Unlocking the immune system against cancerous cells

There are a number of locks, similar to control points, to prevent the immune system from attacking the body’s normal cells.

These locks are created in the first few months of life, and the lymphocyte cells capable of recognizing and destroying the body’s own cells are eliminated. Then, if certain auto-reactive lymphocytes escape this suppression, other mechanisms are able to deactivate them; this is the concept of immunological tolerance.

In order to develop freely, the tumor cells learn to unlock some of these control points. The activation of the immune system alone is not sufficient to trigger a reaction against the tumor cells; physicians and researchers are now fully aware that these control points must be identified and released.

This is, in some respects, the missing link in immunotherapy against cancer, which has just been developed, Loirat explains. Inhibition of the immune system appears to be stronger than all of the methods developed so far to activate it. Unlocking the immune system will no doubt be a component of immunotherapies.


Promising targets for unlocking immunity

These molecules, capable of directing the immune response toward either an effective response or immunological suppression, are known as immune checkpoints. They are expressed at the surface of the lymphocytes, of the dendritic cells or certain tumor cells.

The protein CTLA-4, present at the surface of the T lymphocytes, acts as a switch that keeps them inactive. Also expressed at the surface of the T lymphocytes, the PD-1 (programmed cell death) molecule binds to another molecule present on the surface of certain tumor cells, PD-L1. This interaction renders the tumor cell invisible to the immune system by deactivating (or disarming) the T lymphocyte. It proves once again all the subtleties developed by tumor cells to escape the immune system. All of these molecules have rapidly appeared as two interesting therapeutic targets for unlocking the immune system against tumor cells. Antibodies that block their activity have been developed.


Impressive results

The first molecule developed to block the immune locks – the immune checkpoints – is an anti-CTLA4 antibody known as ipilimumab. This molecule has signaled a turning point in the management of metastatic melanoma, a pathology for which very few therapies have shown any survival benefits. The overall survival of patients treated with the anti-CTLA-4 ipilimumab increased by almost four months, compared with patients who did not receive it.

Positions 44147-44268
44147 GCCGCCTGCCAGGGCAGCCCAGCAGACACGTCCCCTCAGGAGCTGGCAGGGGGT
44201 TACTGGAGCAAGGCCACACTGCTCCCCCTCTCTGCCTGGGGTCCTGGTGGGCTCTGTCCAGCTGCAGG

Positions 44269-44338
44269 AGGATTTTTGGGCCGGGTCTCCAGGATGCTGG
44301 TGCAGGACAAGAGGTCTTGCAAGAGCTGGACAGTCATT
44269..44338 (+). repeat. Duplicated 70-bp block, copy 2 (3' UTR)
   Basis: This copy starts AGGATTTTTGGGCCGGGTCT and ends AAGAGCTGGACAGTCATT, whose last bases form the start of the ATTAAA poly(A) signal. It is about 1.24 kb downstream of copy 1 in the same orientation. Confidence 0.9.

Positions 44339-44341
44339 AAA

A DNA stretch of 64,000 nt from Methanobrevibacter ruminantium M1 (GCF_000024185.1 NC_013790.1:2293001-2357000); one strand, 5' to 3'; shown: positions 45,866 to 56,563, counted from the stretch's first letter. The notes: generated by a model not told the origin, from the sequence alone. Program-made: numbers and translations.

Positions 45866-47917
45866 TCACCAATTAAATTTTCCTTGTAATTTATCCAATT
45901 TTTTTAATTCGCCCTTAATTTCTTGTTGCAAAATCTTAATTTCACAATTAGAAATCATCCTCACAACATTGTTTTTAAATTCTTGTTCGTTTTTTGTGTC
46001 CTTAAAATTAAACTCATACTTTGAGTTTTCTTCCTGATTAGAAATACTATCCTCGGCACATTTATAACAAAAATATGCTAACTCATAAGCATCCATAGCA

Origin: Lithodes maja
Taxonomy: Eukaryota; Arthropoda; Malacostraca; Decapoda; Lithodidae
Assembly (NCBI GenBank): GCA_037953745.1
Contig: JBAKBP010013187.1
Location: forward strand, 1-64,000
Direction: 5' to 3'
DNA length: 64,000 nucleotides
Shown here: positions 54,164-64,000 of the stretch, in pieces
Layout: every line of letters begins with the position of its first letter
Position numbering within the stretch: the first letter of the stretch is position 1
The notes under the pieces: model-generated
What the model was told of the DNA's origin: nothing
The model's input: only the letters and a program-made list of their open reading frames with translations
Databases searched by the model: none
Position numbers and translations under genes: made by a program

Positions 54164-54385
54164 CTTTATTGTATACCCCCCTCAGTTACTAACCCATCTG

The second generation of this class of therapeutic molecule targets the PD-1 and PD-L1 molecules.

In early clinical trials, one of the antibodies targeting PD-1, pembrolizumab, produced a lasting immune response in 38% of patients treated for very aggressive tumors: metastatic cutaneous melanomas. Another antibody directed against PD-1, nivolumab, also demonstrated its effectiveness in controlling certain skin melanomas, kidney cancers and lung cancers. Furthermore, the side effects with antibodies targeting PD-1 seem to be less severe than those observed with antibodies against CTLA-4. Indeed, when the blocks against immunity are lifted, auto-reactive responses against the body’s normal cells may appear as thyroid malfunctions or inflammation of the pulmonary tissue or the digestive tract.

These represent remarkable breakthroughs for patients with metastatic forms of melanoma or lung cancer, since oncologists currently have few options. The anti-PD-1/PDL-1 molecules also prove effective against ENT, bladder, kidney and ovarian cancers. Some 20-40% of patients treated show a significant decrease in the size of their cancer lesions and 10-15% of patients enjoy lasting responses.

These molecules are currently being assessed on a wide variety of other cancers, in particular at Institut Curie. Research continues to identify response markers to these immunotherapy strategies, in particular by the translational immunotherapy team of Eliane Piaggio and Delphine Loirat (https://science.curie.fr/recherche/biologie-interactive-des-tumeurs-immunologie-environnement/immunite-et-cancer/equipe-piaggio-loirat/). A program that began in 2016 at Institut Curie aims to study the role of the microbiota during patients’ response to immunotherapy.

Other options to unlock the immune system are also being studied. Loirat and Piaggio are focusing on the biology and therapeutic applications of the sub-populations of the T lymphocytes and dendritic cells present in the lymph nodes, which are the areas where the immune system cells meet, since it is most likely in the lymph node that the cancer cells inhibit the immune response against cancer. 

Of course, not everything has been resolved. “It is necessary to improve the treatments, for example by combining them with other tumor treatments such as targeted therapies and/or vaccine approaches and to understand why some patients respond and others do not.” These results offer a glimpse of a revolution in oncology, and, in the near future, physicians should be able to rely on this new therapeutic class in their arsenal to combat aggressive cancers.

“In all immune responses, we now know that there are one or more brakes and accelerators,” explains Vassili Soumelis. “Each patient reacts differently. The challenge will be to determine which brake or accelerator to activate for each patient, and this offers the prospect of customized treatments.”